Another positional logjam is brewing with the Dodgers

There really is no such thing as having too much talent. It’s obviously better to have too much than not enough. But here we are about two weeks from the trade deadline, and there is another logjam coming for the Dodgers.

Here is a list of the infielders currently on the 40-man roster:

And guys who can play infield, but aren’t either listed as infielders or aren’t on the 40-man roster

We’ve seen logjams in recent years with the outfield. That resulted in Matt Kemp being traded for Yasmani Grandal (so good), but there is still a glut of outfielders on the roster. That has been a little easier to manager with injuries to Carl Crawford and Yasiel Puig, as well as a resurgent (for awhile) Andre Ethier.

The Dodgers are about to have a lot of infielders. How they are going to make things work is an unenviable task for this front office. Let’s knock out the easy ones first.

  • Gonzalez is the Dodgers’ first baseman, with Turner and Scott Van Slyke as his backups. See? Easy.

That’s really it. With Olivera due in Los Angeles sometime before September, something is going to have to happen. Olivera can play second- and third base, but he profiles much better at the hot corner. Turner is having another great season. So much so that the Dodgers traded Juan Uribe (.290/.351/.478, 1.5 WAR with the Braves). Luckily for the Dodgers, he doesn’t need to (nor should he) play every day. But that still leaves little playing time for the Dodgers’ $62.5 million man. Kendrick has been as advertised at second base, even if his defense is lagging a bit compared to recent years (which Mike broke down last month). I doubt Olivera steals much of Kendrick’s playing time.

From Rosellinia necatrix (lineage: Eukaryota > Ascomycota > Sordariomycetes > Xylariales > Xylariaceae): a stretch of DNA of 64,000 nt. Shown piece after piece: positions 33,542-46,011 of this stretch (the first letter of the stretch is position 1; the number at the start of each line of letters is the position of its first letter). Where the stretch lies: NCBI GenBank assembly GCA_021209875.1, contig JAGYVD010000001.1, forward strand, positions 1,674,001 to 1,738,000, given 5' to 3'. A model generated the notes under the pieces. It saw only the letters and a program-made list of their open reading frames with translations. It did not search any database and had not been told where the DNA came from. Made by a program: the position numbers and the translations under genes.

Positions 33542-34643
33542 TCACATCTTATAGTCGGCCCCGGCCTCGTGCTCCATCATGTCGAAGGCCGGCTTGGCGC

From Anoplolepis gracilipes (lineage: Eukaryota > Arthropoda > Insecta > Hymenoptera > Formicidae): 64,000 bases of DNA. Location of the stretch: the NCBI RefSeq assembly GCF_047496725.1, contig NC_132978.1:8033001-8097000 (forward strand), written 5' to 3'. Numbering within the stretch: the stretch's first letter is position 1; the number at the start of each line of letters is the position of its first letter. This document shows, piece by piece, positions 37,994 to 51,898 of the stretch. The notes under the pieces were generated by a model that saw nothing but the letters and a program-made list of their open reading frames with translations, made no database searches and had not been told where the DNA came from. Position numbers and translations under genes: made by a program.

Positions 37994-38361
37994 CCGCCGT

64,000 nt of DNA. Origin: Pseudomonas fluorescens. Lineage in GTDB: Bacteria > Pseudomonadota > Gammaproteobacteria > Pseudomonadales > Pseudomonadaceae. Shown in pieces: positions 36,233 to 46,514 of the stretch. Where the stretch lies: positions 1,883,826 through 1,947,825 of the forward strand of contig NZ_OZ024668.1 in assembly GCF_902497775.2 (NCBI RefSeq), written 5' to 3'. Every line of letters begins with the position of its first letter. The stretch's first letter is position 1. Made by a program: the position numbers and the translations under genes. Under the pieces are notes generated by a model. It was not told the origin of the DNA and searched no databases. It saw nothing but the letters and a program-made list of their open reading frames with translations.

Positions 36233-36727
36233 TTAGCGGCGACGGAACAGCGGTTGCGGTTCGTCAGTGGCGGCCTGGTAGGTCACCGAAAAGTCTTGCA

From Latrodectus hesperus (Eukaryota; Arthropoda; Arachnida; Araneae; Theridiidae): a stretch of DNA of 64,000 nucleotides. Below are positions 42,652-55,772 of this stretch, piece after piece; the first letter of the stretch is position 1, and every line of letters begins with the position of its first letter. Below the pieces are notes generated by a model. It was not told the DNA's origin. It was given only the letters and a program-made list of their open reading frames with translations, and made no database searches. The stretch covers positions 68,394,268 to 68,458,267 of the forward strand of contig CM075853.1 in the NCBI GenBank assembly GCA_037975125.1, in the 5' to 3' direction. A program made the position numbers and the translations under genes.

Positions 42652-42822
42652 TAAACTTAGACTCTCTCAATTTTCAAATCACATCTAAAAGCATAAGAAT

So, if Olivera doesn’t have consistent time at second- or third base, how is that going to work? The answer is: I don’t know.

Even if the Dodgers find a way to trade Guerrero, he of almost no trade value, that doesn’t mean a whole lot because he’s been playing mostly left field (hasn’t played third since May 24). Maybe Olivera goes out to left? That’s quite unappealing, considering there are (admittedly quieter) concerns about his throwing elbow. Also, Crawford will be back before too long, so that doesn’t make much sense, either.

Here are the rest of season projections for Olivera, Kendrick and Turner:

Player AVG OBP SLG wOBA WAR
Olivera .260 .297 .378 .296 0.2
Kendrick .284 .333 .410 .323 1.2
Turner .285 .345 .435 .341 1.6

As you can see, Turner projects to be more valuable than Kendrick, but not by much. Olivera is almost replacement-level for the rest of the season, but that data could fluctuate rather easily as he doesn’t have any MLB stats from which to draw.  This doesn’t even factor in Callaspo (who, despite what you may think about him, has been better than expected for the Dodgers) or Hernandez, who is likely to get the short draw and head back to Triple-A when the big-money guys get healthy.

The Dodgers aren’t going to keep Olivera in the minors. There’s no reason for them to. He’s 30 years old and can contribute, but it’s hard to see him getting more than 2-3 starts per week. Maybe that’s all he’ll need to be effective (ala Guerrero when he was hot). We won’t know until the time comes.